This is when you are in discussion with someone, or some people, whose debating method or simply their pursuit of verbal dominance is known among philosophers and rhetoricians as the ‘Gish Gallop’. The aim is simple: to defeat their opponent by burying them in a torrent of incorrect, irrelevant, or idiotic arguments.
Named after one of the most vocal ‘creationists,’ Duane Gish, who notoriously used a rapid-fire approach during a debate, presenting arguments and changing topics very quickly and in a manner intended to be extra impervious to reason. Arguably wisely, considering none of his individual statements would stand up to closer scrutiny. A technique also used by some politicians, friends, frenemies, family and generally annoying humans.
“Brandolini’s law” developed in response explains “The amount of energy needed to refute bullshit is an order of magnitude bigger than to produce it.”
The Gish Galloper’s entire strategy rests on exploiting this advantage. By the time you’ve begun preparing your rebuttal of the Galloper’s first lie, they’ve rattled off another dozen. They want to trick the audience into believing that the facts and the evidence are on their side. (They have so many examples!) The technique is based on delivery over depth. Some call it “proof by verbosity.”
Why do we need to recognise this?
Working with the understanding that non-communicable diseases (NCDs) are the world’s greatest threat to human health, albeit infectious diseases are also a great risk, they are amplified by poor lifestyle. The emphasis that is placed on nutrition as a defining factor in the creation and resolution of the related conditions can become lost in Gish Galloping noise. Nutrition when optimal, plays a decisive role across geographies and societal groups in contributing to human health, strengthening resilience and extending the period of being free from NCDs and increasing the quality of life.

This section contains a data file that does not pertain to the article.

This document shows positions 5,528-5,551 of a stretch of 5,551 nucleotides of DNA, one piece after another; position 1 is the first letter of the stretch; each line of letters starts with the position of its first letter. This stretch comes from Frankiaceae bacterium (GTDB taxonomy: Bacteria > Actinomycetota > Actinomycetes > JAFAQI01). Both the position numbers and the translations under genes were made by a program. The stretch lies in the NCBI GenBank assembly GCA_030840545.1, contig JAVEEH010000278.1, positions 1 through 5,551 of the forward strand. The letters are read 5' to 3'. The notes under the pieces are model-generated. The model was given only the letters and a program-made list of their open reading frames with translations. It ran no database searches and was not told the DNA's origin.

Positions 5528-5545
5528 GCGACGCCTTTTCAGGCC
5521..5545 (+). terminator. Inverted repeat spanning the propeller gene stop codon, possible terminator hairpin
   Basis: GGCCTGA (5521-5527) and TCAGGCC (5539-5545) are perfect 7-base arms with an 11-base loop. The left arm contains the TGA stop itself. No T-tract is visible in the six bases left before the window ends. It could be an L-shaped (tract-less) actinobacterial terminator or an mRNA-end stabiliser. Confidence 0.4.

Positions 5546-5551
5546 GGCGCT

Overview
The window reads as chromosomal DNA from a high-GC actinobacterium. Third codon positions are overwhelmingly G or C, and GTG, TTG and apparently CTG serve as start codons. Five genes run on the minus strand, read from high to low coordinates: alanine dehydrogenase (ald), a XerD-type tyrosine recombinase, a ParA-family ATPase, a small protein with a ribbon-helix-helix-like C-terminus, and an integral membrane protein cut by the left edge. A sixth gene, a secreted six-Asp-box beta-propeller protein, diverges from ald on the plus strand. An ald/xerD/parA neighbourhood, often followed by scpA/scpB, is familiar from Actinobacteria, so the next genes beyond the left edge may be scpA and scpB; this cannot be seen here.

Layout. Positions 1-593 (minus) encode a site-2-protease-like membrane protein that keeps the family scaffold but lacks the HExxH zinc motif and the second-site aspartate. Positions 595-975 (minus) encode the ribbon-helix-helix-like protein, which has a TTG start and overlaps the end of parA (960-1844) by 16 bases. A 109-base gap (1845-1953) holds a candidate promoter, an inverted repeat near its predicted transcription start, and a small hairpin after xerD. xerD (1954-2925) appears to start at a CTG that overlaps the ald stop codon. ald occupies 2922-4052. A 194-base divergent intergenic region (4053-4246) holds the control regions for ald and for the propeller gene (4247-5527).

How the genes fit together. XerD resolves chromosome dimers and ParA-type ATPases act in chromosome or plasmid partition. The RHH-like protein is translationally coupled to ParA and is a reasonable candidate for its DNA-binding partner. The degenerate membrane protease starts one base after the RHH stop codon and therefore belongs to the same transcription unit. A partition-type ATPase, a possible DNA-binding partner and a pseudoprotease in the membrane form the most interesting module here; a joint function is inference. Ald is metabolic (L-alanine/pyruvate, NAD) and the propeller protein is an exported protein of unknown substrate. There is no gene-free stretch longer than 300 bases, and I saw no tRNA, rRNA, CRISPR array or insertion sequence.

Nutrition Gish Galloping is frequently presented as ‘all nutrition messaging’ being contradictory, that humans should be able to eat what they want and that the ‘nanny’ state is a great threat to individualism etc. A position favoured by those seeking to determine that a small state is in all cases good for the population. Yet the evidence is exactly contrary, lack of central and science based, not industry based, guidance leads to poor decisions and ultimately loss of access to healthy foods and a decline in people’s health and productivity.
A recent JAMA paper confirmed that British children under 5 have the highest consumption of mass-produced ready-made food, creating the risk for long-term habits and increased risks of NCDs. It comes amid record levels of childhood obesity, with a depressing four in 10 children obese or overweight by the time they finish primary school.
Nutrition science and policies can, and in some countries, have evolved to become more holistic, with a better understanding of the role of nutrition in the broader context of dietary patterns, and ultimately the complex interactions between nutritional, dietary, social, behavioural and environmental factors, including how nutrition impacts health maintenance and promotion.
Unfortunately, our well-established, system(at)ic healthcare reaction still incentivises disease care rather than prevention (e.g. healthcare cost reimbursement; regulatory frameworks; patent protection). This approach has long been reflected in an effort to uncover the magic nutrition bullet, and accordingly scientists have inappropriately studied nutrients in a drug-like context. Unlike drugs, nutrients do not function in isolation and have beneficial effects on multiple tissues and organ systems; a narrow focus on a single or ‘primary’ outcome measure is not practical and does not fit the nutritional therapy context.
Perpetuated by a reductionist approach on single macro- and micronutrients, scientists have similarly spent countless resources satisfying the demand for the nutrition ‘villain’ and ‘hero.’ Heroes include substances such as antioxidants, fibre, protein and probiotics, while the maligned villains include saturated fat, refined carbohydrates, trans-fat, salt and sugar. This constant pursuit of conflict creates an opportunity for those people seeking to diminish the importance of nutrition, and/or those seeking to elevate their interpretation of nutrition – the necessary resources for the Gish Galloping outpourings.